Inmates Running the Asylums
May 1998

One of the main reasons that the U.S. trade press can't seem to break out of its narrow, self-imposed brainlock about the status of OS/2 is because IBM doesn't market OS/2 to consumers. For the current crop of computer industry commentators, this is an unforgiveable sin.

IBM believes it can draw a "line in the sand" between the consumer PC market, and the business PC market. IBM believes that a true business environment means that decisions about computing technology are made at the upper management level, not by individual PC users and low-level managers. For IBM's big-business customers, who follow the model of centralized authority, this is indeed true. They spend the majority of the technology dollar away from individual desktops and enduser applications. This is the "big money" that IBM is going after.

Meanwhile, many of the smaller enterprises are essentially asylums run by the inmates: decisions are based on popular opinion or what PC products are used in the home. Also, a smaller enterprise can't force its customers and suppliers to change the file formats or data structures and protocols they use to exchange information, so they must settle for the lowest-common-denominator of Windows products. These smaller enterprises and consumer buyers are the target market for most of the PC magazines and trade publications. This is why the relative content of Unix, mainframe, and OS/2 information in these magazines is often so weak and distorted.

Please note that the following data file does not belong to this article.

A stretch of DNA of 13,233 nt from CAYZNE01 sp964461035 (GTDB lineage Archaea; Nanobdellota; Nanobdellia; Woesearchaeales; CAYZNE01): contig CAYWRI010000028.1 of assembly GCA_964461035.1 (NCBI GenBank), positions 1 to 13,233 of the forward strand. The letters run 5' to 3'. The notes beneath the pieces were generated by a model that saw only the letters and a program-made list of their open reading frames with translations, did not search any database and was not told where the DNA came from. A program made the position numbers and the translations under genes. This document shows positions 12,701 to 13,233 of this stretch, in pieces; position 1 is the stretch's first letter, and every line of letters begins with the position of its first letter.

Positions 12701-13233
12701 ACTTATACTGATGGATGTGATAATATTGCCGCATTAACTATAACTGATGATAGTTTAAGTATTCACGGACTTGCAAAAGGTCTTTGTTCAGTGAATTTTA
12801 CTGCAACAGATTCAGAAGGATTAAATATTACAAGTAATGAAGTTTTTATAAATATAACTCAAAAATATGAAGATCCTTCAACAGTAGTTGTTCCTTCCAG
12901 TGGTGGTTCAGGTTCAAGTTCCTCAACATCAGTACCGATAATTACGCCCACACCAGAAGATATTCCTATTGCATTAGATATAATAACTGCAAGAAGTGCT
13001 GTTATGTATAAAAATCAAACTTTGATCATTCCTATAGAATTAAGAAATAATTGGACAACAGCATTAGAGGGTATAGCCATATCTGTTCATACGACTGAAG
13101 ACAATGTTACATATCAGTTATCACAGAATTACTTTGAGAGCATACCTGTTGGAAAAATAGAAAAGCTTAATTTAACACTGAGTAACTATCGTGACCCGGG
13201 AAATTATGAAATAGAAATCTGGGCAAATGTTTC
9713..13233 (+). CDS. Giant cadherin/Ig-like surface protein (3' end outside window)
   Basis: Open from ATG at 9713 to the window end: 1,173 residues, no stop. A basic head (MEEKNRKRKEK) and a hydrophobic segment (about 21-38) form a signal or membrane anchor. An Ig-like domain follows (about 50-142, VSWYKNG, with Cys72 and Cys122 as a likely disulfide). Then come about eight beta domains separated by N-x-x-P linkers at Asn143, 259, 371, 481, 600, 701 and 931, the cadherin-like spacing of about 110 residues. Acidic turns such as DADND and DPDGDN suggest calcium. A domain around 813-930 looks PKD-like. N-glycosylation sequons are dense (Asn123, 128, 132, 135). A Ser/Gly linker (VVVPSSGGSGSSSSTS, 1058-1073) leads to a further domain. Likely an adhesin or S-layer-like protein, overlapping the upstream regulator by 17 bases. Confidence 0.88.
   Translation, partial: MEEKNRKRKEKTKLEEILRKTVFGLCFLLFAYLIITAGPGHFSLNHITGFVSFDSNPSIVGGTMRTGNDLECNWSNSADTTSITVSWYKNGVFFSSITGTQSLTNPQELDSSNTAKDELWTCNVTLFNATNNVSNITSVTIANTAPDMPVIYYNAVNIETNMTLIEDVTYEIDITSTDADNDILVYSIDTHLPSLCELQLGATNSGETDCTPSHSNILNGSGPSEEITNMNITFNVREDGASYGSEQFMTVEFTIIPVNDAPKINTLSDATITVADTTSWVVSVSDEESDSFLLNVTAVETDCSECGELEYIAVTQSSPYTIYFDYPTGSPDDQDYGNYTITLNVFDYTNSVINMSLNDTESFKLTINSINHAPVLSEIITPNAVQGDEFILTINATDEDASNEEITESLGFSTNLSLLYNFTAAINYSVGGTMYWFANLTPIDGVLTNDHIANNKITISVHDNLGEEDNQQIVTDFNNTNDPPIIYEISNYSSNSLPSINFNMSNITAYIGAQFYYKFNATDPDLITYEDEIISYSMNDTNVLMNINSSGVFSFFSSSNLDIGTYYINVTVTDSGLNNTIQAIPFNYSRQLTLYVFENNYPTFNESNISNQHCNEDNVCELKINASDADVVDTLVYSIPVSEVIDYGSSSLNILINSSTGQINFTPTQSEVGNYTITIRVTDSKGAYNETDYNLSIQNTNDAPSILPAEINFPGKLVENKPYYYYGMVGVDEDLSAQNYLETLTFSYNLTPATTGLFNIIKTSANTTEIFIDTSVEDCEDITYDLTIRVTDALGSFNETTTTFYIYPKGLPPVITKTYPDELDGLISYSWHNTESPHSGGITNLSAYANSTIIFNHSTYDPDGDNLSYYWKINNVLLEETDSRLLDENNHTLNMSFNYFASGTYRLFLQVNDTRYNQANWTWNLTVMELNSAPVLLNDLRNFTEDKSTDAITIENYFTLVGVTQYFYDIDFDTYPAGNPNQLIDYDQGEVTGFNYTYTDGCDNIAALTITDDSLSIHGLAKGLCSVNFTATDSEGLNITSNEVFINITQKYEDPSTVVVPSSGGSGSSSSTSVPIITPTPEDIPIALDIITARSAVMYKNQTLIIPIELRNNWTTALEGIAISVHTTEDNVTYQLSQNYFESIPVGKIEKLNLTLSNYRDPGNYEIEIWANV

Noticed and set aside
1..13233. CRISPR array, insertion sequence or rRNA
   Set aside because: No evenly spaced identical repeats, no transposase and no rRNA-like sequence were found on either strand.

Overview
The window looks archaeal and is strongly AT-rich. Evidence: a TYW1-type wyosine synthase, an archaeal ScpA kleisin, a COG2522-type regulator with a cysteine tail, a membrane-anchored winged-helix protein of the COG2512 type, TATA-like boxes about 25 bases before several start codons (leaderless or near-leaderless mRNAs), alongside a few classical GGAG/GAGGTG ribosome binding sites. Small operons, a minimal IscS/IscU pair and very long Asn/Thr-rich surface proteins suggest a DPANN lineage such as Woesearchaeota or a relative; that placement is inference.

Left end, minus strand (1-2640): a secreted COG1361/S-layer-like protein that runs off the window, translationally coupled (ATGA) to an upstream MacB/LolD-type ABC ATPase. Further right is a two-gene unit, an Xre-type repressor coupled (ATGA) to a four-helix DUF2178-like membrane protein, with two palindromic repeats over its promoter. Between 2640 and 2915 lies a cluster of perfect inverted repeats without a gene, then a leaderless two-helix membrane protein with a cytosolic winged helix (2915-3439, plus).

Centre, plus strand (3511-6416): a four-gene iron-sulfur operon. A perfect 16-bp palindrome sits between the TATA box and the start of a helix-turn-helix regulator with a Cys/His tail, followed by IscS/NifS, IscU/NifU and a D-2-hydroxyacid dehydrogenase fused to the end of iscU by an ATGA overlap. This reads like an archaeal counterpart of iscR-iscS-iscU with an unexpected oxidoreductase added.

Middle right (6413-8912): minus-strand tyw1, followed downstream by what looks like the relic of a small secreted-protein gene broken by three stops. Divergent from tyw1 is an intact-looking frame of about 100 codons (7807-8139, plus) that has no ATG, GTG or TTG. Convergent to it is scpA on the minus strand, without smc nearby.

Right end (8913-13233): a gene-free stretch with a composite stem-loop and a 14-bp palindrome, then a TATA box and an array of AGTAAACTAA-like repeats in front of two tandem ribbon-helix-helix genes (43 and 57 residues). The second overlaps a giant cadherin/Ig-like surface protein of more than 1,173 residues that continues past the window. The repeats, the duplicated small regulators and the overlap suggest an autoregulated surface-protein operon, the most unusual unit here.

So is IBM right? Can they draw a "line in the sand" technologically, ignoring the consumer PC market and focusing OS/2 solely on the larger enterprises? The answer is a definite maybe. Maybe the pendulum is swinging back toward system-level control in these larger companies, and away from a PC-centric view of the world. But even if this is true, IBM's approach sacrifices the consumer PC market as "not worth fighting for." As individual and small-business PC users, we tend to disagree.

The only way to know for sure whether the business inmates of the PC-centric world can safely run their commercial asylums is to see how well they weather an economic downturn. As long as plenty of loose change flows around the economy, poor decisionmaking and erroneous technology choices are not heavily penalized. Sooner or later, however, the party's over and the piper has to be paid. In the meantime, the computer trade press will continue their PC-centric viewpoint, where any operating system that is not consumer-oriented is essentially a dead issue. This is also why Microsoft constantly changes its story about whether WindowsNT is for consumers or not; as long as it is perceived as being desktop-centric, it will get positive press.

Most recent revision: May 31, 1998
Copyright © 1998, Tom Nadeau
All Rights Reserved.